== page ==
Book Review: Even When You Lie to Me by Jessica Alcott

Fans of John Green's Looking for Alaska as well as Lauren Oliver and Sarah Dessen will embrace this provocative debut novel, an exploration of taboo love set against the backdrop of a suburban high school.
 Charlie, a senior, isn't looking forward to her last year of high school. Another year of living in the shadow of her best friend, Lila. Another year of hiding behind the covers of her favorite novels. Another year of navigating her tense relationship with her perfectionist mom.

But everything changes when she meets her new English teacher. Mr. Drummond is smart. Irreverent. Funny. Hot. Everyone loves him. And Charlie thinks he's the only one who gets her.

She also thinks she might not be the only one with a crush.

In this stunning debut, Jessica Alcott explores relationships-and their boundaries-in a way that is both searingly honest and sympathetic.

Release Date: June 9, 2015
Age Group: YA
Source: Review copy from publisher
Reviewed By: Kelli

What a great debut!  Jessica Alcott takes on a taboo subject with unflinching honesty and emotion in Even When You Lie to Me.  I loved this book from start to finish.  

I immediately liked Charlie.  I felt for her, not because I was in love with a teacher, but because she is so awkward and uncomfortable around her peers.  I was exactly the same way.  Charlie and I even had the same type of best friend: someone beautiful, popular, and fun.  Charlie lives in Lila's shadow and is happy to stay there, not because she's content but because she has such low self-esteem that she can't imagine a different high school experience.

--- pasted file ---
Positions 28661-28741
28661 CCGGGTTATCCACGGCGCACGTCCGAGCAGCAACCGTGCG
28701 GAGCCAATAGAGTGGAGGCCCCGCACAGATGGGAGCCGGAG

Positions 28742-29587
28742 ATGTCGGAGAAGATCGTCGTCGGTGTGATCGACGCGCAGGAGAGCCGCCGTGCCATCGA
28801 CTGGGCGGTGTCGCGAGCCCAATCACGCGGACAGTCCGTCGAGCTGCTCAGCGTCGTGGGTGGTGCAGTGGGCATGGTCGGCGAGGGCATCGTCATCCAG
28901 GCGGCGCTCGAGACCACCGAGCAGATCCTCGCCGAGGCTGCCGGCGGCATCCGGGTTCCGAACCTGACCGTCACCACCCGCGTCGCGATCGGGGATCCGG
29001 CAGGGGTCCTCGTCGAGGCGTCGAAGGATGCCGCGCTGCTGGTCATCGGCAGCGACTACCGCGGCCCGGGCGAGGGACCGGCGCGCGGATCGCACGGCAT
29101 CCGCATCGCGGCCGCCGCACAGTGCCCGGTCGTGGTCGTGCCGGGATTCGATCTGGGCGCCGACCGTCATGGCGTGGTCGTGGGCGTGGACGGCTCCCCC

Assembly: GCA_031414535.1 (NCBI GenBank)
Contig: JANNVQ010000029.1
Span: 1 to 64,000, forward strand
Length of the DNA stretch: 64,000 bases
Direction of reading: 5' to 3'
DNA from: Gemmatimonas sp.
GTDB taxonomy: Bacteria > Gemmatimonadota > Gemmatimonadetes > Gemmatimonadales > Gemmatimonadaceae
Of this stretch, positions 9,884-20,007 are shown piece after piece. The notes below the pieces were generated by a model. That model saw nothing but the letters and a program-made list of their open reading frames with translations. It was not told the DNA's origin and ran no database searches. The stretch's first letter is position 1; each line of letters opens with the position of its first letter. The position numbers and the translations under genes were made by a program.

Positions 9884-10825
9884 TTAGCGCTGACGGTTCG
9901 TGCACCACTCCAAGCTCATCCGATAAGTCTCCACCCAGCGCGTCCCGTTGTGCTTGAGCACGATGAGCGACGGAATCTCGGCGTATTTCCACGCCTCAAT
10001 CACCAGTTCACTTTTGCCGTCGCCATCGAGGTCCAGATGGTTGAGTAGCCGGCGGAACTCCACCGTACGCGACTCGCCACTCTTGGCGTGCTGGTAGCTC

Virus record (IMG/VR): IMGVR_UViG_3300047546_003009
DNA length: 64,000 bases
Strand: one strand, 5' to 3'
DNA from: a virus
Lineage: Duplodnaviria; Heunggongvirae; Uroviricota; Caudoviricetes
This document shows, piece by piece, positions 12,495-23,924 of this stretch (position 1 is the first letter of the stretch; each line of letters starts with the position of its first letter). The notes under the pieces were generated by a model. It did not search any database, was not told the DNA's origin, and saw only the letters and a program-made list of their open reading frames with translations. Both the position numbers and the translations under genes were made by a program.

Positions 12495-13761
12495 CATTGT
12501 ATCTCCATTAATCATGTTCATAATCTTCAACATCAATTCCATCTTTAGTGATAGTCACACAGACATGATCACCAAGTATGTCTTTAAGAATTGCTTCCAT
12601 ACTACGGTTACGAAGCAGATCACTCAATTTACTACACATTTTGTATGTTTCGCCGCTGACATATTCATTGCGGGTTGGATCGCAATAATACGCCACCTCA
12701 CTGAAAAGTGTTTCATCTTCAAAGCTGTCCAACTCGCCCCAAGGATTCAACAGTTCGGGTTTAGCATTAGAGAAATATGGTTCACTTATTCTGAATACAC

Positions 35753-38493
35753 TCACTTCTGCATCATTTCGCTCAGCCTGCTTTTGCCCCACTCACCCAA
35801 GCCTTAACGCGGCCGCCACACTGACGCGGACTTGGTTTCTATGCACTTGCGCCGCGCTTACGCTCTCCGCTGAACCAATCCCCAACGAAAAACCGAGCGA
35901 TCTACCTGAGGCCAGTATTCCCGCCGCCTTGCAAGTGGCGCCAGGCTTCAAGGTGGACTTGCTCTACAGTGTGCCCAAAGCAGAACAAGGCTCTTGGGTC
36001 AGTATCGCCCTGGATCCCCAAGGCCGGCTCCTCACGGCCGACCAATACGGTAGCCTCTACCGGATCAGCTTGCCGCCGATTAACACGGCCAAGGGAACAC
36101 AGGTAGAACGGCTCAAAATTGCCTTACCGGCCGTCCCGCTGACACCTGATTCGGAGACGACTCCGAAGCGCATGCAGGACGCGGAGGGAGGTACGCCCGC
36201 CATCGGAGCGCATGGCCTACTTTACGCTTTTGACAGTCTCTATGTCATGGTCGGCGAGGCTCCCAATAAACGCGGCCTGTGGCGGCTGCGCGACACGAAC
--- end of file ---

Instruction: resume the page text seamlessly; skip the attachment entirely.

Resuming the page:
But all of that changes when she meets Mr. Drummond.  Charlie immediately feels a connection to him.  At first, she thinks he's making fun of her: giving her a nickname (Chuck), calling on her in class, teasing her about her answer to a question.  But Lila insists that Mr. Drummond likes Charlie.  And all of a sudden, Charlie's life gets a lot more interesting.

This story was so enthralling.  I loved the writing style, the subject matter and the character growth.  Once I started Even When You Lie to Me, I was so captivated by the story (how was it going to end?!) that I had to read it in one sitting.  I loved the realism and the way Alcott developed her characters.  I didn't always like them, but I always understood them and that is a hallmark of a great read. 

I was so conflicted as I read Even When You Lie to Me.  I wanted Charlie to be happy, all the while knowing Mr. Drummond was not the right person for her.  I think at its heart, this book is about first love, and how falling in love for the first time stains a person, for better or worse.   

I want to make it clear that I don't condone teacher-student relationships.  I think that even when the student is of age, the fact that the teacher is in an authority position just makes it wrong.  And Alcott seems to share the same view because her book doesn't treat the teacher-student relationship with sympathy or acceptance.  No, her characters know that it's wrong, that their behavior is inappropriate, and the struggle between their desires of lust and doing what's right was the crux of the novel.

Many readers will probably dislike the ending; however, I thought it was perfect, if a little abrupt.  I loved the growth in Charlotte and the way she steps outside of her comfort zone and makes new friends throughout the school year.  I finished the book knowing that she'd have a bright future ahead of her.  Is there really anything more we can ask for in a contemporary fiction novel?

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